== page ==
Report from the Research Frontier: March 2019
New findings: Educating consumers isn't enough; Implementing sustainability means handling tensions with mainstream strategy
Businesses and other organizations often provide information on sustainability as a way of improving consumer behavior. The theory is that if people know about eco labels, or carbon footprints, they can change their shopping and other actions.
But information can also have negative impacts – and it’s ultimately not enough to address sustainability. Researcher Cristina Longo
and colleagues studied members of an environmental community group — Transition Town — in England. Group members were very knowledgeable about sustainable consumption. But the researchers found that the knowledge could also be a source of “dilemmas, tensions and paralysis.”
The Transition Town members experienced the complexity of trying to live a more sustainable lifestyle and struggled with tradeoffs. “We might want Fairtrade wine or we might want to buy wine from as nearby as we could,” one explained. Product cost and availability limited their choices. They were very aware of failing to live their sustainability values. “Leading a sustainable lifestyle is quite an emotional rollercoaster,” said one.
The researchers say that business and government must take a larger role in addressing sustainability challenges. “Market structures influence the gap between consumer willingness to act sustainably and actual capacity to do so,” they write. Instead of launching broad educational campaigns, companies should work with consumers to develop initiatives, including regulation. "Different stakeholders should increasingly collaborate to better face the multiple challenges of sustainability," Dr. Longo told NBS.
People also need help managing tension and guilt around sustainability issues, the authors write. “Inner transition” could let people share experiences and realize that others are facing the same challenges.
Longo, C., Shankar, A., & Nuttall, P. 2019. “It’s not easy living a sustainable lifestyle”: How greater knowledge leads to dilemmas, tensions and paralysis. Journal of Business Ethics,
154(3), 759-779. https://doi.org/10.1007/s10551-016-3422-1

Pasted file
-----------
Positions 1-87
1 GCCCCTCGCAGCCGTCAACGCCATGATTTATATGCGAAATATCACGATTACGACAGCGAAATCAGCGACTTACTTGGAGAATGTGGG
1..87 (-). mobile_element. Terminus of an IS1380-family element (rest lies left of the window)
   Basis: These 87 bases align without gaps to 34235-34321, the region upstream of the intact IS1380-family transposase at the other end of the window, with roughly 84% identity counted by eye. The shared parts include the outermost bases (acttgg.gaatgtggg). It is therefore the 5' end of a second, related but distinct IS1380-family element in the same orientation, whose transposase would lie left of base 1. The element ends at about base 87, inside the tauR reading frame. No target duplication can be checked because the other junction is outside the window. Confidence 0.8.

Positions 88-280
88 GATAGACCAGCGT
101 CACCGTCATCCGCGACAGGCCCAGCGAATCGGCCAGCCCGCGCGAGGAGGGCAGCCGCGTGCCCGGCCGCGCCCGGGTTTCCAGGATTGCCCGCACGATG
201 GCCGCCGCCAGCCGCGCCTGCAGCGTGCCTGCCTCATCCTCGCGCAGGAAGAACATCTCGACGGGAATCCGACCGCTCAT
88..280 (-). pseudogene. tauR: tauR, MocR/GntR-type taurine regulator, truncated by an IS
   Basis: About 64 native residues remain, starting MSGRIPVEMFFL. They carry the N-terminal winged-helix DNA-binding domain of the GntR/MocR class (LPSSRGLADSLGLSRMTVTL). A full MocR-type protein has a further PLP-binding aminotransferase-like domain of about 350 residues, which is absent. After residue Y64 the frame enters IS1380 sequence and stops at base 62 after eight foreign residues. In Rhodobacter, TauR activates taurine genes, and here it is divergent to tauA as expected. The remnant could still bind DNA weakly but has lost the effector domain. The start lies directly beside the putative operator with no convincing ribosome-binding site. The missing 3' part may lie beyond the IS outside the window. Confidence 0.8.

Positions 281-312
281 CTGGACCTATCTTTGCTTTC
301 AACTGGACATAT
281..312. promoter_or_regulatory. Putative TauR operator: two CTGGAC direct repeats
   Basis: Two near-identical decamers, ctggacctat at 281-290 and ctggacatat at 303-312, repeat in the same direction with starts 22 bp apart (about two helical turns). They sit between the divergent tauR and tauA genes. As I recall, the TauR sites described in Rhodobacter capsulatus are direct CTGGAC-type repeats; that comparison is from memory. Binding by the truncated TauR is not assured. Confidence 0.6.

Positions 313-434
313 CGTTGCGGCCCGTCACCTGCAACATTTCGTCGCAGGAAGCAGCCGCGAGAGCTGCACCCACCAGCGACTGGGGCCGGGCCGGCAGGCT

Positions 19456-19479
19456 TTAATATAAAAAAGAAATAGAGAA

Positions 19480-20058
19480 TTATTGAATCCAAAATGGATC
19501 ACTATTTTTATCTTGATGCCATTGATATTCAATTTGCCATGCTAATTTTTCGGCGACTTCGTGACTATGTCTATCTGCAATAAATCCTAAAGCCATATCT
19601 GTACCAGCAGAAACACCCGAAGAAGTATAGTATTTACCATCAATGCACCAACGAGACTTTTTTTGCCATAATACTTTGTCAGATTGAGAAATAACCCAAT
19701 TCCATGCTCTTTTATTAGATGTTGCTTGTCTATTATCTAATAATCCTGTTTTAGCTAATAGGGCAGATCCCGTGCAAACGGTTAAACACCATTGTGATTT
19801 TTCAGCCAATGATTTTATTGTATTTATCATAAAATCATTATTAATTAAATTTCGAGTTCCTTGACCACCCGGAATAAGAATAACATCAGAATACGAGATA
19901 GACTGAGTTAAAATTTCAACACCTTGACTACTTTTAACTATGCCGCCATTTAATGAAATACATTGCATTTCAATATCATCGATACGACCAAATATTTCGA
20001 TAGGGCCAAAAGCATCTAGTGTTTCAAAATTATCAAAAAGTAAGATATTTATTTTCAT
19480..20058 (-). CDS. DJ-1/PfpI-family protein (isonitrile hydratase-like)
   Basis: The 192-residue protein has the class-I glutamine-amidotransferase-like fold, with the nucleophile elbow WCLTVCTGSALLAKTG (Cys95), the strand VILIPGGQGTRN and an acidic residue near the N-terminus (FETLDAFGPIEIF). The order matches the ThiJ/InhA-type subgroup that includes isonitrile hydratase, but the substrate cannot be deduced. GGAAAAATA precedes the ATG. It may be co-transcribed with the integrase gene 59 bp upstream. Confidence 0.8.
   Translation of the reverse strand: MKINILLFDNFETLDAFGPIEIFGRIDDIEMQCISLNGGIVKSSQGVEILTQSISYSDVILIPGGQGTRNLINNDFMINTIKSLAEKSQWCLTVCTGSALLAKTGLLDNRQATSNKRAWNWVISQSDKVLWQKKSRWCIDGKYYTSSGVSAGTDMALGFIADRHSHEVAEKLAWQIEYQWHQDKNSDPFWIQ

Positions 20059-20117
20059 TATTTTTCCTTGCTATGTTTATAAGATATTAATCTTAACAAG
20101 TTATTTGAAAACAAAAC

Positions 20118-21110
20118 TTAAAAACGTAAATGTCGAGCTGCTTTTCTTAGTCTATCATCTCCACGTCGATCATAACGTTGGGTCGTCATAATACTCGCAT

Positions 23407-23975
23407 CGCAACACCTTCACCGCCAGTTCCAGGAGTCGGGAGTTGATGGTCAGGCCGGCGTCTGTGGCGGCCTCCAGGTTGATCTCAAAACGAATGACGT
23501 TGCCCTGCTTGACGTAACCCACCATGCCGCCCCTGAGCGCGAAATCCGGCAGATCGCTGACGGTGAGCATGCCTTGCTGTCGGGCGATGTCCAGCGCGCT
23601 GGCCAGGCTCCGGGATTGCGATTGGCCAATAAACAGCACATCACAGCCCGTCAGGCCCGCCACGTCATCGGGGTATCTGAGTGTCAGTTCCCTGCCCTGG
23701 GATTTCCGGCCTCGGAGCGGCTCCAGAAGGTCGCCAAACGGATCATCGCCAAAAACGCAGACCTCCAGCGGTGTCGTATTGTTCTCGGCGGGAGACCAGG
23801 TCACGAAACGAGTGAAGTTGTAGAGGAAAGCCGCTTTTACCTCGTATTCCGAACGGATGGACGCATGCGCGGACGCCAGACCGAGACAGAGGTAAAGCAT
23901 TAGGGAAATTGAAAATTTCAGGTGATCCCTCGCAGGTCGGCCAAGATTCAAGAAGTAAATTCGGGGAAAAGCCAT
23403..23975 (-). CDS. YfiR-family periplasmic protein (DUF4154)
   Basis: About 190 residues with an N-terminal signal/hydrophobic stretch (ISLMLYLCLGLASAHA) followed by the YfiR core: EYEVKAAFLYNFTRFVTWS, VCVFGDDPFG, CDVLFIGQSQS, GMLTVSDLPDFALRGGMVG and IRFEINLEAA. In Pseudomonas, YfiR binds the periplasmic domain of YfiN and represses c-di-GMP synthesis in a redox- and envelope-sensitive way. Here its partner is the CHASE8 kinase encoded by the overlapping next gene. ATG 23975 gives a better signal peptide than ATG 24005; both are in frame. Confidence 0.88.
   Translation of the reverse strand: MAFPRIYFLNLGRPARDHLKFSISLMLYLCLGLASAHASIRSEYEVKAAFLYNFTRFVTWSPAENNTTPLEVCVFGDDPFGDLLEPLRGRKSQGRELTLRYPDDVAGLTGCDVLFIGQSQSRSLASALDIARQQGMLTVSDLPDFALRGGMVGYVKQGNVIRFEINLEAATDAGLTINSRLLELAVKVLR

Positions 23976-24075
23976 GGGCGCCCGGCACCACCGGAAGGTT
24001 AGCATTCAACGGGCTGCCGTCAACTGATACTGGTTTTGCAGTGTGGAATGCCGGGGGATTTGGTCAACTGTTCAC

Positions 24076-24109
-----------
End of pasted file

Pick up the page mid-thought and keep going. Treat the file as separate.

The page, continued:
Leaders can adopt a sustainability strategy. But for real progress, employees then need to integrate sustainability into their daily work practices.
Researcher Iris-Ariane Hengst and colleagues find that this implementation requires employees to work through tensions between the sustainability strategy and the mainstream or competitive strategy. They studied this process at a consumer goods company over three years, from the launch of the company’s sustainability strategy in 2012.
Building sustainability into products and processes often led to conflict with competitiveness goals. More energy efficient products had fewer features, for example. But as employees worked through those tensions, in each individual task, sustainability gradually became a real, legitimate part of the company.
Here are some ways employees dealt with tensions between sustainability and competitiveness:
- Split goals across products or processes. If a single product couldn’t be sustainable and a market leader, developers might produce different product portfolios.
- Find synergies. For example, employees found that data collected for sustainability Key Performance Indicators generated process efficiencies in their broader operations.
- See sustainability as a source of pride. When managers did have to sacrifice competitiveness for sustainability, they saw themselves as taking the moral high ground.
Sustainability is a slow and incremental process. But these gritty, individual steps ultimately embed new ideas into the organization.
To discuss the findings, contact co-author Paula Jarzabkowski
Article: Hengst, I.A., Jarzabkowski, P., Hoegl, M., & and Muethel, M. In press. Toward a process theory of making sustainability strategies legitimate in action. Academy of Management Journal. https://doi.org/10.5465/amj.2016.0960